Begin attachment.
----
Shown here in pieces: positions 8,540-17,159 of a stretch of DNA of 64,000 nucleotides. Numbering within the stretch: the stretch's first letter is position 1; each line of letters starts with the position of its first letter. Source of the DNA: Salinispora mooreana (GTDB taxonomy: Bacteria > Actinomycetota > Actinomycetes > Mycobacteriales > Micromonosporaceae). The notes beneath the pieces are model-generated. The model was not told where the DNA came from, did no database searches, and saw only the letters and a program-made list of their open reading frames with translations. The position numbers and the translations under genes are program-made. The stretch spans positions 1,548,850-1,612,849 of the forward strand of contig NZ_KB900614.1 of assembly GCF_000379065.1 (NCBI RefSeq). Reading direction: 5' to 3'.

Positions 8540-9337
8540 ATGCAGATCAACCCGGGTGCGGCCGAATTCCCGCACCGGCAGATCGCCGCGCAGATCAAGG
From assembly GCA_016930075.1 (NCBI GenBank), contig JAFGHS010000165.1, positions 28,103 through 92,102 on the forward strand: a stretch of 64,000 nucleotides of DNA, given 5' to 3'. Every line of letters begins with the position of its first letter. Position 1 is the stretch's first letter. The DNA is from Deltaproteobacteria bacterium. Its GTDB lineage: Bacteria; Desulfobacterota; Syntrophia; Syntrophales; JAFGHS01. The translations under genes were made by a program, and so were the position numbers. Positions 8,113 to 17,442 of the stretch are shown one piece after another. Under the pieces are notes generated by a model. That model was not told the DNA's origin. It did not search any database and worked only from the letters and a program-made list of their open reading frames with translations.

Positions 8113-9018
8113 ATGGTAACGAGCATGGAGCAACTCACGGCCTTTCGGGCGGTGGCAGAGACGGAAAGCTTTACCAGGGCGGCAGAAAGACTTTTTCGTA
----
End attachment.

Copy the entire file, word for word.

Shown here in pieces: positions 8,540-17,159 of a stretch of DNA of 64,000 nucleotides. Numbering within the stretch: the stretch's first letter is position 1; each line of letters starts with the position of its first letter. Source of the DNA: Salinispora mooreana (GTDB taxonomy: Bacteria > Actinomycetota > Actinomycetes > Mycobacteriales > Micromonosporaceae). The notes beneath the pieces are model-generated. The model was not told where the DNA came from, did no database searches, and saw only the letters and a program-made list of their open reading frames with translations. The position numbers and the translations under genes are program-made. The stretch spans positions 1,548,850-1,612,849 of the forward strand of contig NZ_KB900614.1 of assembly GCF_000379065.1 (NCBI RefSeq). Reading direction: 5' to 3'.

Positions 8540-9337
8540 ATGCAGATCAACCCGGGTGCGGCCGAATTCCCGCACCGGCAGATCGCCGCGCAGATCAAGG
From assembly GCA_016930075.1 (NCBI GenBank), contig JAFGHS010000165.1, positions 28,103 through 92,102 on the forward strand: a stretch of 64,000 nucleotides of DNA, given 5' to 3'. Every line of letters begins with the position of its first letter. Position 1 is the stretch's first letter. The DNA is from Deltaproteobacteria bacterium. Its GTDB lineage: Bacteria; Desulfobacterota; Syntrophia; Syntrophales; JAFGHS01. The translations under genes were made by a program, and so were the position numbers. Positions 8,113 to 17,442 of the stretch are shown one piece after another. Under the pieces are notes generated by a model. That model was not told the DNA's origin. It did not search any database and worked only from the letters and a program-made list of their open reading frames with translations.

Positions 8113-9018
8113 ATGGTAACGAGCATGGAGCAACTCACGGCCTTTCGGGCGGTGGCAGAGACGGAAAGCTTTACCAGGGCGGCAGAAAGACTTTTTCGTA